Is It Time For A Blogging Revival?

I started blogging in 2008. The online world looked a little—okay, a lot—different back then. Social media was in its infancy and I was barely dipping my toe in. Blogs were where it was at.

We connected, linked to one another’s cyber homes in our blogrolls, and got to know one another virtually. Sometimes we responded to comments via email and our connection strengthened. We offered glimpses into our daily life and peeked into the worlds others inhabited. It seemed a kinder, gentler, cyberspace. Everybody wasn’t selling or promoting something. We were just living our lives and writing about it.

Gradually we started migrating to social media platforms and some gave up blogging altogether. It became easier to post quick status updates than write blog posts, and payoff in real time likes and comments enticed us to linger there.

For years we heard that blogging was dead or dying. And yet….

Here we are all those years later still blogging and still reading blogs. The demise of blogging is, to put it in modern terms, fake news.

I’ve been intentionally backing off social media for a few months. I’m still there, but it’s different now. I watched The Social Dilemma on Netflix couple of weeks ago, and again with our daughter last weekend. Have you seen it? If it doesn’t cause one to rethink their social media usage I don’t know what will.

Maybe it’s time for a blogging revival. It’s different here. Like I said, kinder. Gentler. Interesting, and with many of the benefits of social media but without the threat of manipulation that, frankly, is turning us into monsters toward one another.

It presents a quandary for writers and other creatives who use social media to reach readers and those who are interested in their work. I don’t see it going away. We’ve opened that Pandora’s Box and have learned to rely on it. It’s not all bad.

I don’t have many answers. As usual, I come up with more questions the longer I think about it.

But I’ll probably be here more than there going forward. I’ll visit your blogs more often and look forward to visiting some spaces I haven’t been to for a while. If you’ve been less active on your own blog, maybe you’ll think about returning. If you don’t blog, consider starting one and see what happens.

So many things are shifting and morphing and this is just one more of those things. That’s  how I see it, anyway.


I’m a writer, reader, and creative. I thought by now I’d have things figured out, but I keep coming up with more questions. I think that’s okay. I’m here most mornings pondering ordinary things and the thin places where faith intersects.
  1. The blogging world for me was a lifeline in the beginning and remains so through this epidemic. I love the community. I also find it is a good place to experiment with writing, stretch my photography skills, and share art efforts. As you say, a gentle place.

    1. I have missed some of the really good things about the blogging community and look forward to getting reengaged. We are fortunate to live in a time where we have the ability to connect with people from all over the world so easily. Social media has, in some ways, changed the landscape but we can’t lose sight of the positives.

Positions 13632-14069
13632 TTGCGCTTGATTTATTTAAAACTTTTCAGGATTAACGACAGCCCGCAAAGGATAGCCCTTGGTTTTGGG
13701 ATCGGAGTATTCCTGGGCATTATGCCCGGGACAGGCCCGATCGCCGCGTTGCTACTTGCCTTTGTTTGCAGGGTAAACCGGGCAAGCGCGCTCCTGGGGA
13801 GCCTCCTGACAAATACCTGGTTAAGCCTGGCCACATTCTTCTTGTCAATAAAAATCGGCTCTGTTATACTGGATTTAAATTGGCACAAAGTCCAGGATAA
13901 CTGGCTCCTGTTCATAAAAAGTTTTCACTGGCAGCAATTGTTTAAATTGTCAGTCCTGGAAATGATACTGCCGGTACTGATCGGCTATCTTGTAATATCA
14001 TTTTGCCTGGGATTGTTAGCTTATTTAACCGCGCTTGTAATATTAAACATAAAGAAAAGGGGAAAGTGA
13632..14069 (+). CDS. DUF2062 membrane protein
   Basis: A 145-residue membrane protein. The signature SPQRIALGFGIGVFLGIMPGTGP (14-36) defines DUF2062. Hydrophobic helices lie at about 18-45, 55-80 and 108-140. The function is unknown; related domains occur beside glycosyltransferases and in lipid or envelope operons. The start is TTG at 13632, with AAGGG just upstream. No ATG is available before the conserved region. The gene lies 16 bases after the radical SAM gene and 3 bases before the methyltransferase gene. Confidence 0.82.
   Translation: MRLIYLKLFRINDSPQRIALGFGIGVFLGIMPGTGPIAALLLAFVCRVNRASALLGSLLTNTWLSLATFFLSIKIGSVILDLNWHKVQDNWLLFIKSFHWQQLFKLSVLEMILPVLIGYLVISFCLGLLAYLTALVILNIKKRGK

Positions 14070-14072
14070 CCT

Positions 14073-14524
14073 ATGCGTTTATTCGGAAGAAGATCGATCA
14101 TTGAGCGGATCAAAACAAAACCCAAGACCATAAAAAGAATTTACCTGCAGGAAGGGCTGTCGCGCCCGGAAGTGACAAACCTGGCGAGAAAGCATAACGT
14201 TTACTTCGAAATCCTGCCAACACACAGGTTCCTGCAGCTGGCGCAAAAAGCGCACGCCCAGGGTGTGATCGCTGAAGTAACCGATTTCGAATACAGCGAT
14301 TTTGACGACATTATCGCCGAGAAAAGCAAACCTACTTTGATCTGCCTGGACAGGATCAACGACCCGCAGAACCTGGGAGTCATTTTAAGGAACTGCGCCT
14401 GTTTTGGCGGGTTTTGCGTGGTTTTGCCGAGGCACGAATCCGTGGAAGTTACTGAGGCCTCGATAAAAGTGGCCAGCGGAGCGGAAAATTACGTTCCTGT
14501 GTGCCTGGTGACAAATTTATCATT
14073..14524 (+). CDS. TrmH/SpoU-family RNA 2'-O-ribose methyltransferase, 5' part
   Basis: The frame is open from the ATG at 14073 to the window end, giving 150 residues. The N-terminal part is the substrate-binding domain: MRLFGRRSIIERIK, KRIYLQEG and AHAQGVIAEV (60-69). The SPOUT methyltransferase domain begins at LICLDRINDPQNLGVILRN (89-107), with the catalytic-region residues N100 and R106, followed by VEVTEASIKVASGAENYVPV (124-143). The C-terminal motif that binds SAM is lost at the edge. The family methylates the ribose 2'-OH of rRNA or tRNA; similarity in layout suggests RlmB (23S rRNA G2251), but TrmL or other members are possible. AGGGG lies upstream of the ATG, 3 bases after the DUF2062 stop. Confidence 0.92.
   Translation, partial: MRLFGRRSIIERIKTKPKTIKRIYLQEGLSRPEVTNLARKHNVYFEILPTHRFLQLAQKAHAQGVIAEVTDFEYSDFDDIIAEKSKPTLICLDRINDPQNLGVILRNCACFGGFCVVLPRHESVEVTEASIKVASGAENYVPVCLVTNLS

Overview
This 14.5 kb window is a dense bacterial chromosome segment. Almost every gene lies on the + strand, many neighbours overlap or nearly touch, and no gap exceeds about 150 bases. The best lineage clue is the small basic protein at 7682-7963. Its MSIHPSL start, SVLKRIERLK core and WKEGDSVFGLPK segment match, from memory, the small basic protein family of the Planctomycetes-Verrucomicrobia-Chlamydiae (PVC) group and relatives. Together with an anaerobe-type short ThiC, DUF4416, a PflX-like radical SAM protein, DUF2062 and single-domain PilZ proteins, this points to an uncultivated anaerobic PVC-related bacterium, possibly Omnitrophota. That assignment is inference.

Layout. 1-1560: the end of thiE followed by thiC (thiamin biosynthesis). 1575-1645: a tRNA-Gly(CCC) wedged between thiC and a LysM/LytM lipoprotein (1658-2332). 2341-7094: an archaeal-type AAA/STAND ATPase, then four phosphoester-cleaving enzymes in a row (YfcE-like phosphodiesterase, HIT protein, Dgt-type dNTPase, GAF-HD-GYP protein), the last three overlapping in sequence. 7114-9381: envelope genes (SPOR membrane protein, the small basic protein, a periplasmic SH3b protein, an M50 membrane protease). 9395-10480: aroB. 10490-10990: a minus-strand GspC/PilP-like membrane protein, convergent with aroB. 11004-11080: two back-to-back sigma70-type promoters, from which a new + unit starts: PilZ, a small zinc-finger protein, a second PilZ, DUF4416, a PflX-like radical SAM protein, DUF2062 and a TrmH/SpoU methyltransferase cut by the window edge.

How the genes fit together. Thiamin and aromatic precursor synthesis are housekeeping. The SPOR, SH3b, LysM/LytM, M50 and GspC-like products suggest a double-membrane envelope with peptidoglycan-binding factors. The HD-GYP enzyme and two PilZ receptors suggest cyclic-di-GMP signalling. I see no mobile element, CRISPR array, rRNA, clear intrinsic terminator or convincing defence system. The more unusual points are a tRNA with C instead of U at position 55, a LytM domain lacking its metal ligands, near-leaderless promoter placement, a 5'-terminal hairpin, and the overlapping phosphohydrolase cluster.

2. Someone else recommended The Social Dilemna to me a week ago but I haven’t watched yet. I’d forgot about it until I read your post. I’ll have to make a note of it this time! Thanks Linda! Hope you’re both well!

    1. I highly recommend the documentary, Carmen.

  3. Still not able to simply like your posts, but better this way. I have only posted twice this summer. I have so much to say but rarely say what is really on my mind about things that deeply concern me…cancer, politics, forgiveness, faith…I keep it tucked away and play it safe with pretty pictures. Thanks for the encouragement to continue blogging.

    1. I hold many things close these days too, Martha. Seems safer that way.

  4. I agree with everything you’ve said, Linda. I’ve backed off from social media in the past couple of months and I’m not missing it. Blogging is like having a nice conversation with friends, rather than the quick, one line remarks that often leave room for interpretation, and also depend on the reader to fill in the details. Thank you for the comment about the geraniums! I had decided to try wintering them in my garage, so you’ve confirmed my decision;)

    1. “A nice conversation with friends.” That’s it exactly! Good luck with the overwintering.

  5. I’ve enjoyed your reflective post. Instagram is something I never really got into; it’s too brief for me, and so I’ve continued to blog (albeit with pauses) and read blogs too. I like the written word, the rhythm of prose, the sequence of paragraphs. I like being taken on a journey, pausing to admire or engage with interesting or pretty photos from time to time, having my mind stimulated, my eyes opened, my thinking ruffled, always my world enlarged and enriched, and then arriving gently at a conclusion. Perhaps in these days when our patterns of rushing and achieving may be less, blogging will have a revival …

    1. I got into Instagram when I was taking photography classes but it’s beginning to feel burdensome keeping up with it. I enjoy connecting on Facebook but am limiting my time there to preserve my mental health. I’m thankful for the world of blogging and the thoughtful engagement it invites.

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